November 8, 2003
Exercise and Sports
Question from Purlear, North Carolina, USA:
Why shouldn't my son exercise if his blood sugar is above 240 mg/dl [13.3 mmol/L], and he has ketones?
Current American Diabetes Association guidelines advise avoiding physical activity if fasting glucose levels are above 250 mg/dl [13.9 mmol/L] and ketosis is present. These guidelines also advise persons with diabetes to use caution if glucose levels are above 300 mg/dl [16.7 mmol/L] and no ketosis is present. Your own healthcare team may have more specific recommendations for your situation.
The reasons for these guidelines are as follows: In the state of ketosis, with elevated blood sugars and low circulating insulin levels, exercise may actually raise blood sugar levels due to the release of liver glycogen. This liver glycogen dump is a result of the body’s perception that there is not enough glucose available for energy. Recall that without the necessary insulin, blood sugar despite its elevation, cannot enter the cells. In addition, without insulin to allow glucose to enter cells for energy production, the body increases its reliance on fat calories. This produces additional ketone bodies, thereby worsening the ketotic state.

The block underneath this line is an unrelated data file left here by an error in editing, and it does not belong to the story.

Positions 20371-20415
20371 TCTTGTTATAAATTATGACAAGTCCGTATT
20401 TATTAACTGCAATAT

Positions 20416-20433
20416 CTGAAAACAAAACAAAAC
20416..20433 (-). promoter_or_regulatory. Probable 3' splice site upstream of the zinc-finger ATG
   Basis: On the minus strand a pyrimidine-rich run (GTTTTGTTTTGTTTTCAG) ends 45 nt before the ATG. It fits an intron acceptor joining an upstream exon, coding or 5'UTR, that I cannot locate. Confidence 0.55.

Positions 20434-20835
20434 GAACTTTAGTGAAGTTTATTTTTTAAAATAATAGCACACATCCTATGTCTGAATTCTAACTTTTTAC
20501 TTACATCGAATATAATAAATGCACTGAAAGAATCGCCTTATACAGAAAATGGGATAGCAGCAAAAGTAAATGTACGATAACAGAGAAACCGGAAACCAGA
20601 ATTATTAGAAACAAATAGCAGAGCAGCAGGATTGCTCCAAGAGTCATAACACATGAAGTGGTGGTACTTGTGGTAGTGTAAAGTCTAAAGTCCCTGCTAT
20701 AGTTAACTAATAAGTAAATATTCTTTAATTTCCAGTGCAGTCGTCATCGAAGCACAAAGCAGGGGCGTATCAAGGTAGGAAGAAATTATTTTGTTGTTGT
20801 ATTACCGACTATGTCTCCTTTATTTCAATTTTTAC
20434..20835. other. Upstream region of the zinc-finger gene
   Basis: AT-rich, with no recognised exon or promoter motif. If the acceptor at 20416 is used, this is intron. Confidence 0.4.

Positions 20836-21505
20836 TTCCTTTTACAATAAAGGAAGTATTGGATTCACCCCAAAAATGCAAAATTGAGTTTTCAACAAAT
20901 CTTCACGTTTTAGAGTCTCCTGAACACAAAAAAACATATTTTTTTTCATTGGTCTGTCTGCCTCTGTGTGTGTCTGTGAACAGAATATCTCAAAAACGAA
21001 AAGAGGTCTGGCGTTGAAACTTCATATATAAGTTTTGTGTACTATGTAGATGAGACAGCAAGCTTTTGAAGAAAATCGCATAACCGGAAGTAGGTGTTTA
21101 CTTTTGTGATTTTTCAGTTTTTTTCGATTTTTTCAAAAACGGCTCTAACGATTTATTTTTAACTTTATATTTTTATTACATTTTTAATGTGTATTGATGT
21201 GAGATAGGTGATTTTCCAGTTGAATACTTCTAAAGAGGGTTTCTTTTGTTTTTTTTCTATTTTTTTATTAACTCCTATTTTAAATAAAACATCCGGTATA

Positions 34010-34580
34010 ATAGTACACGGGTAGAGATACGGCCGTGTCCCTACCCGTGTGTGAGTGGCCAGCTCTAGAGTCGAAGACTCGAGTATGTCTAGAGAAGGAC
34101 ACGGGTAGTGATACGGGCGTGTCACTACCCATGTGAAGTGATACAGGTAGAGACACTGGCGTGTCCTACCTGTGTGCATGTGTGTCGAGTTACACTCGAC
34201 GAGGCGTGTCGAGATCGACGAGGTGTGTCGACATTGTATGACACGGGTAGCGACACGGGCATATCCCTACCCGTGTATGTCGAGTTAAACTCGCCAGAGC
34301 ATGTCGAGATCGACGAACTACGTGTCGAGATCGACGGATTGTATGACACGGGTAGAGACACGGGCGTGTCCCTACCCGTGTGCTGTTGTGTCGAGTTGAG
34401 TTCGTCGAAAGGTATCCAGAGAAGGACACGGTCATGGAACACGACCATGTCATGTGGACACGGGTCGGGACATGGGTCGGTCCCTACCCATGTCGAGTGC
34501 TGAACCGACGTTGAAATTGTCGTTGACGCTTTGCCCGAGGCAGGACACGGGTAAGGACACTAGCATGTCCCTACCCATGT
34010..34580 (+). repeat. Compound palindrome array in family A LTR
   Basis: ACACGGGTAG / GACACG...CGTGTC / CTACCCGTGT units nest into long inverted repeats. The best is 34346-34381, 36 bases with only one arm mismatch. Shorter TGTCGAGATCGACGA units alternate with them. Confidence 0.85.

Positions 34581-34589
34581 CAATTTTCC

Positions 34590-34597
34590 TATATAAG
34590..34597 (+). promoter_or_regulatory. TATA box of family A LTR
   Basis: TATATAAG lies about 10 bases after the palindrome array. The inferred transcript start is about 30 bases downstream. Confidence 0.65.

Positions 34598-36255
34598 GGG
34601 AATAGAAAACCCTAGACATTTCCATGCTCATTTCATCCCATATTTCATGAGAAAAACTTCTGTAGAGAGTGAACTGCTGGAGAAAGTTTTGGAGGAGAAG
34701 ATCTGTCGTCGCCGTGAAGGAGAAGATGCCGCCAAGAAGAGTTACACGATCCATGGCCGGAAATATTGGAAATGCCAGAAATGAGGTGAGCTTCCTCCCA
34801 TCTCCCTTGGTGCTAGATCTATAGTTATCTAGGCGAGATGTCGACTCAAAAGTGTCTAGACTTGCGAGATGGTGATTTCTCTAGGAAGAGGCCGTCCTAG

The use of today’s intensive insulin regimens allow persons with diabetes the flexibility to make appropriate dosage adjustments as needed to avoid or treat situations such as described above. Talk to your healthcare team about how these recommendations apply to your situation, and work with them to develop a treatment plan for blood sugar management which allows participation in the activities that your child enjoys.